A blogger friend, Pam, recently published a post about homeschooling. Many people commented on it, and I would have, but I didn't want to hog her space! So I decided to dedicate an entire post of my own to this hot topic.
First of all, I believe that the responsibility for the education rests solely on the parents. This doesn't mean that the parents themselves must educate, just that they must make wise decisions and remain informed and involved, no matter what decision is reached. Each type of school has pros and cons.
Homeschooling has the pros of maximum parental control/involvement, flexibility, and cost-effectiveness, among others. But it also carries cons which I believe should be carefully examined. Children have limited social involvement, even if they meet occasionally with homeschool groups. There is often no opportunity for things like athletics, choir, shop class, band, debate, and others as simple as class discussion or group projects. While these things alone do not make up education in its entirety, I do believe--from experience--that they are extremely valuable opportunities. Also, many parents unfortunately do not possess the organization, dedication, and/or ability to teach their children properly. While they are proud of their "stand against organized spiritual apathy," their children are suffering from an improper and inadequate education (also spoken from experience--not as a homeschooler, but as a teacher). Of course, many parents of homeschoolers do a fine job of preparing their kids for college and beyond. But I believe those parents are the exception rather than the rule, especially as the material gets more and more difficult. Really...how many parents out there are truly qualified to teach Trigonometry, Chemistry, and Early British Literature?
Christian schools have the pros of social interaction, structured curriculum, and (usually) high standards of education. However, whenever you put more than one child in a room, you will certainly reap peer pressure as a result. Unfortunately, many, many Christian schools serve as breeding grounds for negative peer pressure. Parents who choose to homeschool are correct in their recognition of spiritual apathy in schools. My own parents chose to homeschool me for a year, for this very reason. They did what the Lord led them to do...even though I admittedly hated it. But you'd better believe I lost touch with my buddies in that year's time. And that's exactly what I needed. Is spiritual apathy dangerous? Absolutely! The Lord said he'd rather see cold Christians than lukewarm ones! But again, it's the parents' responsibility to be involved--to know who and what's influencing little Johnny, and to talk to him about the goings-on of each day, and to be sensitive to Johnny's heart and possible changes that might be taking place.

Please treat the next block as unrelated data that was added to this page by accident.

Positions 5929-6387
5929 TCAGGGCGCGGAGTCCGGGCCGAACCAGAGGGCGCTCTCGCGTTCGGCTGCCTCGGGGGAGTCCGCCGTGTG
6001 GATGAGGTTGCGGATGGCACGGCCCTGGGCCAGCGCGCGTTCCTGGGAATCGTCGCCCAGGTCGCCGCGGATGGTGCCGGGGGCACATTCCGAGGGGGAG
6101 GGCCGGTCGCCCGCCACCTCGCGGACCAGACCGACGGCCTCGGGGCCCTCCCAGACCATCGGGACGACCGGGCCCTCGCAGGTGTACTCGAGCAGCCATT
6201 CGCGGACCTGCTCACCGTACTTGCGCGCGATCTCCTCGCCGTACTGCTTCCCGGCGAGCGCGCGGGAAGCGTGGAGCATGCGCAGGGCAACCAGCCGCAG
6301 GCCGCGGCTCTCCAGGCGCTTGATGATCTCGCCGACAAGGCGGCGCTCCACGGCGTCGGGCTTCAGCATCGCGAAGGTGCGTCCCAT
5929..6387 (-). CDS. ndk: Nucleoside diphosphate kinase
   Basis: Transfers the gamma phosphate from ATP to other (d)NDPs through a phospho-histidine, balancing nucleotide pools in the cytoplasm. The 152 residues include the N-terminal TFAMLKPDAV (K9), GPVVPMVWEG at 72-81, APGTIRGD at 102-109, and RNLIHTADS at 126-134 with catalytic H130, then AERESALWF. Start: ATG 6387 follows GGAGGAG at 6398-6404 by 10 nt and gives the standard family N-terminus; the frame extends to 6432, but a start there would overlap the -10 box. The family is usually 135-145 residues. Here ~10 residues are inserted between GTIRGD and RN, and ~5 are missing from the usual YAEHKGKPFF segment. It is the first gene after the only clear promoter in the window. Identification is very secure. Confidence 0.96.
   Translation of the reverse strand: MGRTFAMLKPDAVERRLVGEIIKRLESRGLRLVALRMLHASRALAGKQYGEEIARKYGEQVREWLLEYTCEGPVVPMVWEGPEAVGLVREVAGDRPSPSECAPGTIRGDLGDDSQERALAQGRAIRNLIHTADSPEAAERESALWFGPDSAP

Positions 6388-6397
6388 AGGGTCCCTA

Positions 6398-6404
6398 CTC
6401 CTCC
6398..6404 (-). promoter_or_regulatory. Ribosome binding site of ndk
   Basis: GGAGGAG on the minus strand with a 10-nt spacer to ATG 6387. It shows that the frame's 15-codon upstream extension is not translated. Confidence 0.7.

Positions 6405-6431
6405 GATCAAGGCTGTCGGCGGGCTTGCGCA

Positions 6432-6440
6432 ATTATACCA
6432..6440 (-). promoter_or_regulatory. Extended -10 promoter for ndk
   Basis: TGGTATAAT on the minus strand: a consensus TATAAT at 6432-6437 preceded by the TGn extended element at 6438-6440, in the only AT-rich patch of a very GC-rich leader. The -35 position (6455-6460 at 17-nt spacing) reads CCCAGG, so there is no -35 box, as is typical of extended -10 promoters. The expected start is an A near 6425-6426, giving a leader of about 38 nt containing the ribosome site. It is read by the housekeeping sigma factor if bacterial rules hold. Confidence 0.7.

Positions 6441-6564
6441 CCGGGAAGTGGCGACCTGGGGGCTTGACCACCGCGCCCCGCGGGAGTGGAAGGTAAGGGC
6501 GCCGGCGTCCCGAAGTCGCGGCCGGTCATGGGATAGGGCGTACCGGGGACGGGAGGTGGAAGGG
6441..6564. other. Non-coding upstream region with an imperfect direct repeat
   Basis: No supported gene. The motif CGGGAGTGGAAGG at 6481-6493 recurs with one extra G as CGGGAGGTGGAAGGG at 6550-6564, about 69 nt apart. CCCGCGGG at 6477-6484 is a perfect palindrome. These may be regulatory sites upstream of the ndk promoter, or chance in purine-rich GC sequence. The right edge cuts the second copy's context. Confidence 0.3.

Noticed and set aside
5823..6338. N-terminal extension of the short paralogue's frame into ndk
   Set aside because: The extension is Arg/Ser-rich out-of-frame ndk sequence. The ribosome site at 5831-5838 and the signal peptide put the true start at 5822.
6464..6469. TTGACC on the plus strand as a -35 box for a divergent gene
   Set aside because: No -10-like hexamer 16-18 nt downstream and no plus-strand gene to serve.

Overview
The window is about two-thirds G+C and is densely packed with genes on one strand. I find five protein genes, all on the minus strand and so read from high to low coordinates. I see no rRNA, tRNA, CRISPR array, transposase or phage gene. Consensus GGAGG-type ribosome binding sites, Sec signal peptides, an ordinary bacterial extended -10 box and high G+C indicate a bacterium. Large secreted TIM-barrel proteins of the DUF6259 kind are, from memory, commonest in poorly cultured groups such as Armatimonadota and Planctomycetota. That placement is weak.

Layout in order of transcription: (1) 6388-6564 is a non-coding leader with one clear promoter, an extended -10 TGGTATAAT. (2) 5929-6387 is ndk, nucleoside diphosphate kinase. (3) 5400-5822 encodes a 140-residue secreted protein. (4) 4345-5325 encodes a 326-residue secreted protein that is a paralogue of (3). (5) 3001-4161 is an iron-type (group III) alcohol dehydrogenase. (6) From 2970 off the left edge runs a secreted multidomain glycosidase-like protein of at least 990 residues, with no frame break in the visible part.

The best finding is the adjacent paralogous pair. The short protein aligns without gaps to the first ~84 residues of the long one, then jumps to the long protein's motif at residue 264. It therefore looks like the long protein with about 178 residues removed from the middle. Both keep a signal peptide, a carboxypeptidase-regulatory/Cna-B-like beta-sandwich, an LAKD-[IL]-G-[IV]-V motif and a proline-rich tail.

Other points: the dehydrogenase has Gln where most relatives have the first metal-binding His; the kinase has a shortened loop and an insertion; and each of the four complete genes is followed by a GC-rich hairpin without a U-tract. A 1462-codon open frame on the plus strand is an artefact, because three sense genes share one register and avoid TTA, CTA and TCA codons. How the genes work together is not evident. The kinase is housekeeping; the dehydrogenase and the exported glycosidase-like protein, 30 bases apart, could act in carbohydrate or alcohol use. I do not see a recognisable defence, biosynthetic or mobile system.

Public schools can be a risky, treacherous place. But they differ so much! For example, a public school in rural Wyoming is a totally different world than a public school in downtown Detroit! (Hey, Detroit is a whole other world anyway!) Some public schools could be considered to be better than some Christian schools! The pros of public schools are few, if you ask me. Public schools generally offer more extracurricular opportunities (most Christian schools don't have a swim team or an equestrian club!). Also, many public schools offer a higher standard of education. That's unfortunate, but probably due mostly to a deficit in Christian school financing. Cons should be obvious--what a place of wickedness and lies! From evolution and 2nd grade sex education, to faulty philosophies and converstion all around, an impressionable kid is daily bombarded with infintely more opportunities for wrong than for right. Yes, the parents is still responsible. But the reality is that a school-age child spends 8 hours a day at school. If Mom and Dad work til 5 and Johnny goes to bed at 9, he spends only half that time with his godly parents, who must furiously try to undo what Johnny's teachers have been trying to do all day. What an opportunity for Satan to confuse and frustrate!
Our first choice would be a Christian school, then homeschooling (until junior high or thereabouts. I'll be the first to admit that I am not qualified to adequately teach all aspects of high school.) . It'd have to be a really special situation for us to place our kids in public school: a really conservative--probably smaller--school, an unusual level of involvement for me IN the school, and an exceptionally godly, strong child.
Anyway! So that's why I didn't comment on your blog, Pam! As usual, I have plenty to say! :)
What do YOU think? (All you who commented on Pam's, I read them already. Don't feel as though you need to repeat yourselves!)